Arthur’s Pass Village in Arthur’s Pass National Park is the best place in the country to encounter wild kea. And boy did I encounter them! You can find out more about kea in this article, but basically, they’re super-intelligent vandal-parrots that like breaking into campervans. Here’s a photograph of one trying to break into a rental campervan’s roof hatch – directly above my head.

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11) The Canterbury Museum

I only wandered into Christchurch’s Canterbury Museum because it was free. I ended up being quite glad I had. As well as a Victorian street, a gallery filled with antique furniture, ornaments and clothes, and various other exhibits, it has a replica of that mad paua house – know the one I mean? This old couple who lived in Bluff covered every inch of the inside of their house with paua shells, and left their collection to the museum!

12) The Giants House

The Giants House belongs to an artist in Akaroa. You can pay to wander around her garden and I highly recommend you do, especially if you’re a fan of Gaudí or Hundertwasser. The brightly coloured mosaic sculptures are simply delightful. My nana visited it years ago and she won’t stop going on about it!

13) Oamaru

Finally, I returned to Oamaru! The gorgeous Victorian Precinct has a steampunk art gallery, a museum in which you can dress up in Victorian garb, vintage clothes shops, an old-fashioned bakery, a whiskey distillery, and one of the best second-hand bookshops in New Zealand. On top of that, Oamaru has penguins, lovely public gardens and a cheese factory. I can’t wait to write more about it.

14) The Moeraki Boulders

I’d been to Moeraki Beach and seen the boulders before, but – damn – they’re cool, aren’t they? Like alien eggs about to hatch, as my friend put it. I don’t remember there being quite so many tourists on my first visit, though! It was difficult to get pictures without people in them.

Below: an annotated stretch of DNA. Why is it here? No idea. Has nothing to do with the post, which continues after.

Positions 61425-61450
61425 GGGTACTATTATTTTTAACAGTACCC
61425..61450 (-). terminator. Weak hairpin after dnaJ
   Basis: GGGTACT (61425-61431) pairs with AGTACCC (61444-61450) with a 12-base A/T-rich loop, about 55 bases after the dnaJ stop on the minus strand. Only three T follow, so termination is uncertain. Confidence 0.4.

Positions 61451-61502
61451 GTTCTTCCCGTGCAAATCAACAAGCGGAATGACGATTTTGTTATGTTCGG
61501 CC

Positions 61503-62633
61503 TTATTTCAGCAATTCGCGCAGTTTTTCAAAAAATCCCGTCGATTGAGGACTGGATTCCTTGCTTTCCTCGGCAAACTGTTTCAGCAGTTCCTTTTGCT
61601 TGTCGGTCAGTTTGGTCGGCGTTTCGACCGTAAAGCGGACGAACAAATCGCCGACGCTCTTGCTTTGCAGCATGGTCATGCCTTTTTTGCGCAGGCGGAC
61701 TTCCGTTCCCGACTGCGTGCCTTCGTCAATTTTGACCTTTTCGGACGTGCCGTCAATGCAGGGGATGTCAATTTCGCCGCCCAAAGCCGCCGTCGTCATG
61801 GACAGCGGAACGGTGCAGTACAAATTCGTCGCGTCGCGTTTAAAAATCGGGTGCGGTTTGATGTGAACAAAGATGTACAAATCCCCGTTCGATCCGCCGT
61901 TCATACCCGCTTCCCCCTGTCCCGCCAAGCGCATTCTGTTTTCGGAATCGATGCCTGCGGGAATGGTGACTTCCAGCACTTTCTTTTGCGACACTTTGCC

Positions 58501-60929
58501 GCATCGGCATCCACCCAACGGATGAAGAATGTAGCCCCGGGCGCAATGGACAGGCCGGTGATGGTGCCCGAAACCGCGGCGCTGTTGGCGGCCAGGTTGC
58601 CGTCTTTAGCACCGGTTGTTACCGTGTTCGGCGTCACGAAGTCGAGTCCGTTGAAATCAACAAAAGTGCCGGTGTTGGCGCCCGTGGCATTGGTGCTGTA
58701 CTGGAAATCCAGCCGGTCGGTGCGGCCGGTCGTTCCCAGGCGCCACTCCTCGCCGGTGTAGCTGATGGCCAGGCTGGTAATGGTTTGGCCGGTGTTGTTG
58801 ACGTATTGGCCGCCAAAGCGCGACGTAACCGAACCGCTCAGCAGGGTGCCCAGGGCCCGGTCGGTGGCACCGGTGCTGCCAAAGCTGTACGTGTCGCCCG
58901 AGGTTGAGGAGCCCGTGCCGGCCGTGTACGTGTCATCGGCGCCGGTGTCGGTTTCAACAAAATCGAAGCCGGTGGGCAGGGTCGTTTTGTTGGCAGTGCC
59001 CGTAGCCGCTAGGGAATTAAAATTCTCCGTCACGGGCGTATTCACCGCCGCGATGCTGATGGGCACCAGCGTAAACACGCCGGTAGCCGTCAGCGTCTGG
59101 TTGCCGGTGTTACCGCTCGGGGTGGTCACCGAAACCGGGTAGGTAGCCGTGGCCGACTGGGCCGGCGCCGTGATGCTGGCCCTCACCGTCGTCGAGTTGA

15) Larnach Castle

I know I just said New Zealand doesn’t have any castles, but it has this colonial mansion on the Otago Peninsula. It’s actually worth a visit. There’s a café in the ballroom that does posh tea and scones, and the house and garden are fun to explore. It’s an odd but pretty mix of stately home and colonial villa.

16) Lake Tekapo

One of the loveliest sights in New Zealand is the small, stone Church of the Good Shepherd perched beside the bright, turquoise water of Lake Tekapo, against a backdrop of snowy peaks. When it’s not swarming with tourists, that is. You’d probably have to go at dawn to get a decent shot. I retreated, defeated.

17) Rakaia Gorge

Excuse the inevitable pun, but Rakaia Gorge is gorge-ous. The bridge is kind of iconic. I just passed through this time, but there’s a campground and a stunning walkway. All the braided South Island rivers are breathtaking.

18) Whitecliffs Boulders

Like the Moeraki Boulders, but in a forest – sound appealing? I thought so, and they were even more magical than I’d imagined. It was like walking around inside a fairy tale! Bugger to get to, but I guess I’ll write about that another time.

So those were the highlights of my latest New Zealand campervan trip. I had such a good time. Now it’s back to reality. Circe, my tortoiseshell-tabby kitten, hasn’t left my side since I returned!